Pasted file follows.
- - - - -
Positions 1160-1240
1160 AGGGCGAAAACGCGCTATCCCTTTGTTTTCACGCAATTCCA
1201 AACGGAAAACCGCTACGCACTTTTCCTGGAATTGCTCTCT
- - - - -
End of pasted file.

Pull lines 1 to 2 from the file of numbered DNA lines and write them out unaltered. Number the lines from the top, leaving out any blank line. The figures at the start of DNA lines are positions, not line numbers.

Positions 1160-1240
1160 AGGGCGAAAACGCGCTATCCCTTTGTTTTCACGCAATTCCA